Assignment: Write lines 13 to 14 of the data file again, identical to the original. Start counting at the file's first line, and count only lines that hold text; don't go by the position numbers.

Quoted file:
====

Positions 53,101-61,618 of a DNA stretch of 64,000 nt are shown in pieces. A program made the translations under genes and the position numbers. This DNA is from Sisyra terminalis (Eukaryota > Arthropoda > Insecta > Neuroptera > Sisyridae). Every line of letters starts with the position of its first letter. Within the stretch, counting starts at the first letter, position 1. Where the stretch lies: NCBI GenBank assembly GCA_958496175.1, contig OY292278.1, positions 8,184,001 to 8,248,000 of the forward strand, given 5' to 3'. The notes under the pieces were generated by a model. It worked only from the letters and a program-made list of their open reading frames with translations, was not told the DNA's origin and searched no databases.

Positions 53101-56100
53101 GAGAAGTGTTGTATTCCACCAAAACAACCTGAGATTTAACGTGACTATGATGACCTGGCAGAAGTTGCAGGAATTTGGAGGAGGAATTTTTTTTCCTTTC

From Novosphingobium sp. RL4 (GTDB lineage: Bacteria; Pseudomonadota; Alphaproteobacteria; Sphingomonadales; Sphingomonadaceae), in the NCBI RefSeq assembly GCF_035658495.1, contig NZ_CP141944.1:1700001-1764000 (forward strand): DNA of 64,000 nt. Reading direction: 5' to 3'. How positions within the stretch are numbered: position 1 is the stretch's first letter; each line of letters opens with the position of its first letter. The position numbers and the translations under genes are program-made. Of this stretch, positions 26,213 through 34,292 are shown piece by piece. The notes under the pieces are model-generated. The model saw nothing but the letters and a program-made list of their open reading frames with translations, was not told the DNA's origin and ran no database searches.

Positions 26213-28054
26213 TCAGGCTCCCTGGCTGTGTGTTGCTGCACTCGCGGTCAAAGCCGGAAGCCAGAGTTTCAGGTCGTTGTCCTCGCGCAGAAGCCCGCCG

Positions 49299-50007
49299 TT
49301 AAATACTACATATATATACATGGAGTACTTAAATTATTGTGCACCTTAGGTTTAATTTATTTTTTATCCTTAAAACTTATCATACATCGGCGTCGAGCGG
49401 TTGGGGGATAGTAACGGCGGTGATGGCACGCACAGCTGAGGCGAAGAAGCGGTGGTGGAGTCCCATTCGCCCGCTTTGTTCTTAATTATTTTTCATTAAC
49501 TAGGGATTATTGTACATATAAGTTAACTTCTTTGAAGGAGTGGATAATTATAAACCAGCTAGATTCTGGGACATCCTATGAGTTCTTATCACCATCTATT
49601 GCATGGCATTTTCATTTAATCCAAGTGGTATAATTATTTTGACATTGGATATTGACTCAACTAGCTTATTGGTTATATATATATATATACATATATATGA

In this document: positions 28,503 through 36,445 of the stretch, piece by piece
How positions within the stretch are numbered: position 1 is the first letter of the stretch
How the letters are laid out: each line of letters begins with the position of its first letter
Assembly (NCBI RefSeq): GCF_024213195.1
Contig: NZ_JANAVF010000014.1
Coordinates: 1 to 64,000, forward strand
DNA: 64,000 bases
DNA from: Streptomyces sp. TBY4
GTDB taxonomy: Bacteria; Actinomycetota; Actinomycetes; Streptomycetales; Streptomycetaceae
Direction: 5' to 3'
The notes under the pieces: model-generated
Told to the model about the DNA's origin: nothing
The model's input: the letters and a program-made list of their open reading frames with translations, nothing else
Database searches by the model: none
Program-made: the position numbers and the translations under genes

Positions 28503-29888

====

In this document: positions 28,503 through 36,445 of the stretch, piece by piece
How positions within the stretch are numbered: position 1 is the first letter of the stretch